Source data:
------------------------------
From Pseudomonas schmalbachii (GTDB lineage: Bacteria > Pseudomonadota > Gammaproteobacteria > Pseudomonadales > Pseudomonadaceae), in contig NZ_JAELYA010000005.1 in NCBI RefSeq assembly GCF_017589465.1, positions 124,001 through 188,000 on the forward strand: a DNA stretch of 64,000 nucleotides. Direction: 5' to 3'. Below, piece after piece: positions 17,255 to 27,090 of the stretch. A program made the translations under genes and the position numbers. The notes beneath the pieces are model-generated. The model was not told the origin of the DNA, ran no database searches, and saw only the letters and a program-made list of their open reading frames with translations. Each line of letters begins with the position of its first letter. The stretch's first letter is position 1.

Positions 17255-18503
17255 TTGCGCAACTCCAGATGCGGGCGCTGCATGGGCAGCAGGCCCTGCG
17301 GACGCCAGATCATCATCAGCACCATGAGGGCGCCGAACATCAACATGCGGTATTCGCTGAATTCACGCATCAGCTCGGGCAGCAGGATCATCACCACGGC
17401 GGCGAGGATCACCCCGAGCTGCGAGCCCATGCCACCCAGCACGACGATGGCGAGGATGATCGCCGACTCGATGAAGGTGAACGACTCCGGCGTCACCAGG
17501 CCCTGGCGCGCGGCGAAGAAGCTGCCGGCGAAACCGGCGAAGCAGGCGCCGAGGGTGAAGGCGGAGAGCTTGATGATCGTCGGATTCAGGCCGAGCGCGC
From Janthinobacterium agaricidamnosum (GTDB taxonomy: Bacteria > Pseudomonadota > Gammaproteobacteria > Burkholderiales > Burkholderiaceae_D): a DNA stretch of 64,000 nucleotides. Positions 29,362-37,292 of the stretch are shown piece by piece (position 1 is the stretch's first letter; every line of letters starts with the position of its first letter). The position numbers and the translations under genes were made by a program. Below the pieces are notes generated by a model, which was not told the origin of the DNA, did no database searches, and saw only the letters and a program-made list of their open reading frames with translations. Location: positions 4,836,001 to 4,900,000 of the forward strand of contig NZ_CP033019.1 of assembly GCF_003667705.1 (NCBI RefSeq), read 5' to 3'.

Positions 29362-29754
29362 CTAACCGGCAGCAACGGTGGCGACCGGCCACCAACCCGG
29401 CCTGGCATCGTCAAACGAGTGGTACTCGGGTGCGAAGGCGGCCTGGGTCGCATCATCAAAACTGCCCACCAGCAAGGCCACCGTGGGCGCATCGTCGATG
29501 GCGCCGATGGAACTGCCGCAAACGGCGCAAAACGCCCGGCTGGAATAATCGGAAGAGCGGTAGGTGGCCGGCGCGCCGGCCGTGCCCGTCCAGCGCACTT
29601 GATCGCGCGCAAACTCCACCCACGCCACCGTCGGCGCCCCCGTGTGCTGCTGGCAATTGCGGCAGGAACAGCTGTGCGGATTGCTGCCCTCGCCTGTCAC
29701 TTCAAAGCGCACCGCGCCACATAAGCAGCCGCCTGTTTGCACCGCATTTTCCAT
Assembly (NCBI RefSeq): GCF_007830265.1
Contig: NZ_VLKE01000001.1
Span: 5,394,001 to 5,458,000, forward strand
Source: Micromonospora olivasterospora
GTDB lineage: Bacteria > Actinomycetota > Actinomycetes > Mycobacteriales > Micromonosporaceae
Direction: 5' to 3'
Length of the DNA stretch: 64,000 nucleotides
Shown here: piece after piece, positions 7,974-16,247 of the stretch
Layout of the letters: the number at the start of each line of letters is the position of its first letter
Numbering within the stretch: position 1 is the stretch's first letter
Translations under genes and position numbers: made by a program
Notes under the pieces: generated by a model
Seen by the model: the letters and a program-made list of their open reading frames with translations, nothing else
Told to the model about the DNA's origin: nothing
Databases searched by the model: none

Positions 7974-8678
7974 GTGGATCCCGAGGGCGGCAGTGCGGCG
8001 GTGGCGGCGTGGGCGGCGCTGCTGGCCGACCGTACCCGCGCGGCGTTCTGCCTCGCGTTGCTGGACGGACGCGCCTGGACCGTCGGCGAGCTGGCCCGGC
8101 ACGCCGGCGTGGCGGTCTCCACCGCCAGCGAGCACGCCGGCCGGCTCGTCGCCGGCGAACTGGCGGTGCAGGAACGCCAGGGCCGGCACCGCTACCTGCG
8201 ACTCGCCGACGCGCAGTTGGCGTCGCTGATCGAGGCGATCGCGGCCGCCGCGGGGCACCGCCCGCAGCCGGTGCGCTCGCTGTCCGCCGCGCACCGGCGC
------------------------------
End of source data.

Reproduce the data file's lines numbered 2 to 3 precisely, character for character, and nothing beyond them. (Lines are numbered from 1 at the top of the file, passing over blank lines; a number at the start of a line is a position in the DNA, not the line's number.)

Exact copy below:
Positions 17255-18503
17255 TTGCGCAACTCCAGATGCGGGCGCTGCATGGGCAGCAGGCCCTGCG